The president of the California State Board of Education discussed “State Policy to Implement Common Core Standards in Education: It Changes Almost Everything” in a Morning Forum of Los Altos presentation Oct. 1.
Michael W. Kirst, Ph.D., explained why the state Department of Education decided to implement Common Core State Standards (CCSS), national educational standards that focus on deeper learning in the areas of mathematics and language arts and aim to better prepare K-12 students for post-secondary education and/or the workplace.
The goals of CCSS are to teach students how to solve concrete problems and apply core concepts to real-world tasks, transfer knowledge and skills to new situations, read and understand increasingly complex texts, communicate ideas and collaboratively solve problems, communicate effectively in multiple media across content areas and engage in research.
According to Kirst, California adopted CCSS because it standardizes education for K-12 students who move to other states and for graduates who attend colleges or seek employment in areas where educational systems vary from California’s. The program has been adopted by 45 states since 2010.
California serves more than 6 million students, including 1.6 million English language learners, Kirst said, encompassing 1,000 school districts and employing 300,000 teachers. Statistics report that of the 62 percent of California high school graduates who attend community colleges, 54 percent require remedial math and English classes, and 70 percent fail to graduate.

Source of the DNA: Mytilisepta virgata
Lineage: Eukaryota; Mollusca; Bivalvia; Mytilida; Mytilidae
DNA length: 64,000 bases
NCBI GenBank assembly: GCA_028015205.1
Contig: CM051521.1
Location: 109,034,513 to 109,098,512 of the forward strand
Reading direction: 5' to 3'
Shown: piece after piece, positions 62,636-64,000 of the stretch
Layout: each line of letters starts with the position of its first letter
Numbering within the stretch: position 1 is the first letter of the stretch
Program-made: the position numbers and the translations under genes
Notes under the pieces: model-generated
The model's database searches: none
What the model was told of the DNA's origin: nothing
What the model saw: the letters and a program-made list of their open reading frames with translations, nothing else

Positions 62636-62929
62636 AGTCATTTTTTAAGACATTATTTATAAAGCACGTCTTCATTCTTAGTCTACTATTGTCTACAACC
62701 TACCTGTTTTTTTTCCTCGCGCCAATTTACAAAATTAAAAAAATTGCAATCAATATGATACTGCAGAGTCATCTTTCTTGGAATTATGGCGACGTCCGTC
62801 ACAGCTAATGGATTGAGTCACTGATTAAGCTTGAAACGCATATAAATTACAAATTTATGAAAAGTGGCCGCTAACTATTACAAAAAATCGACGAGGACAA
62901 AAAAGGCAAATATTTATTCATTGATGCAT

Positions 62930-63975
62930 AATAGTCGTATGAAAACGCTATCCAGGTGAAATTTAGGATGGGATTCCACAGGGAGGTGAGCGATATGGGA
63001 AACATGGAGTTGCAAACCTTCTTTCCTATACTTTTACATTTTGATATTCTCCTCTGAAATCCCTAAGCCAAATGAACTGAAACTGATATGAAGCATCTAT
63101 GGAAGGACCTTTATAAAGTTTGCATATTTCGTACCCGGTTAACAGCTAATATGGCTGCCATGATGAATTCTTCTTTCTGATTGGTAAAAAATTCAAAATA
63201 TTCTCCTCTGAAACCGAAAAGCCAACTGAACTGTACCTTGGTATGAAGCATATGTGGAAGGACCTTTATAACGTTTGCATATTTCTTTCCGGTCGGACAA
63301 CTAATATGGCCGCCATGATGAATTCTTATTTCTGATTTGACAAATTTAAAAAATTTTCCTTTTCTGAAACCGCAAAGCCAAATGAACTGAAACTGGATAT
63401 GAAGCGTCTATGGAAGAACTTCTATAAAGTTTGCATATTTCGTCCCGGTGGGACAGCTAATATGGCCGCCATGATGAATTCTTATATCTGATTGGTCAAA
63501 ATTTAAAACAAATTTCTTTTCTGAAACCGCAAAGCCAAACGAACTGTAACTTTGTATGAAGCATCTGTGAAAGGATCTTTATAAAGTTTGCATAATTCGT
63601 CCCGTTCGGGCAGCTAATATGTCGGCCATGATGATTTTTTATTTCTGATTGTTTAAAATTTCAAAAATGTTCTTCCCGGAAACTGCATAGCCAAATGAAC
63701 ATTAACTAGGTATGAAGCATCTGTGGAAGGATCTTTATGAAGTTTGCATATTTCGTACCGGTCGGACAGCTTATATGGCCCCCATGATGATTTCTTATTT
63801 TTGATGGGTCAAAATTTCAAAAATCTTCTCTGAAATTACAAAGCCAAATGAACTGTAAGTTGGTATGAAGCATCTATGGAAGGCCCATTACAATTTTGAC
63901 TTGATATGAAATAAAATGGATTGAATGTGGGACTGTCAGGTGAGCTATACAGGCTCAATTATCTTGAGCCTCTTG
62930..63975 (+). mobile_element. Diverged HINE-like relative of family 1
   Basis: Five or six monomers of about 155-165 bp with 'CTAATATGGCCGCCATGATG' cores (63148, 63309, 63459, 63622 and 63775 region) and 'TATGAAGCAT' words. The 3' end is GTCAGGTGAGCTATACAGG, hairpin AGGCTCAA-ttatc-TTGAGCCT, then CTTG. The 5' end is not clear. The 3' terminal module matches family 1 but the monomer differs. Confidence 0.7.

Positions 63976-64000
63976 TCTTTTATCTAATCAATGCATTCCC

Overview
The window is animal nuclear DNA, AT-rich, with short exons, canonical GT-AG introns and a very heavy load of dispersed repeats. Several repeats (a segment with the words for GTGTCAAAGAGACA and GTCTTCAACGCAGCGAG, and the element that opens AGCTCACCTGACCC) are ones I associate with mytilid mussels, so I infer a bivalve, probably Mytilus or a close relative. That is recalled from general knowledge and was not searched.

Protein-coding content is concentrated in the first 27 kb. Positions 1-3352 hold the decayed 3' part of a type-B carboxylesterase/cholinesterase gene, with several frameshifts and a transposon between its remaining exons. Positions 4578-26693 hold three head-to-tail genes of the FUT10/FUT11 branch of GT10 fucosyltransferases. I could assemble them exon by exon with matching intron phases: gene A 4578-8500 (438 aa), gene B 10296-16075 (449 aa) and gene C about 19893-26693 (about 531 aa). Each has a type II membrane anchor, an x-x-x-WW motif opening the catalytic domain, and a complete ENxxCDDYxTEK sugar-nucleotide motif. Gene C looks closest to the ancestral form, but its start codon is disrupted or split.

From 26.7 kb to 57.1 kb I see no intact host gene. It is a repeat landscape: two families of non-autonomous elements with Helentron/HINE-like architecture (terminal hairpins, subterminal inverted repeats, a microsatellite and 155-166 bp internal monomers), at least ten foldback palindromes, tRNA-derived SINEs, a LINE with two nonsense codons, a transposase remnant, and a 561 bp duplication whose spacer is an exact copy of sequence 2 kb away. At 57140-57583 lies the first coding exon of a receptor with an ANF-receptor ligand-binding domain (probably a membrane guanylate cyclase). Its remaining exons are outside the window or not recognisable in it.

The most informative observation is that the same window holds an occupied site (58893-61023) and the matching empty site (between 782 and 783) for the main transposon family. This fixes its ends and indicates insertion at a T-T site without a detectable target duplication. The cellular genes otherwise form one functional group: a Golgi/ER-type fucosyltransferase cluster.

“These numbers pointed out the disjuncture between K-12 learning and higher education,” Kirst said.
Part of the problem is the evaluation process itself, Kirst noted, adding that current achievement tests are multiple choice and don’t present teachers a clear idea of what students are learning. New statewide testing will be implemented electronically, with software that either increases or decreases the complexity of questions, revealing students’ understanding of current curriculum.
Complex, informational texts that emphasize analysis, reflection and research skills will replace the previous textbooks, Kirst said. In mathematics, for example, students will learn to apply critical-thinking skills to model problems. Words such as “understand,” “describe,” “justify,” “prove,” “assess,” “analyze” and “compare,” should prepare students for real-world challenges, he added.
The Morning Forum of Los Altos is a members-only lecture series that meets at Los Altos United Methodist Church. For membership details and more information, visit morningforum.org.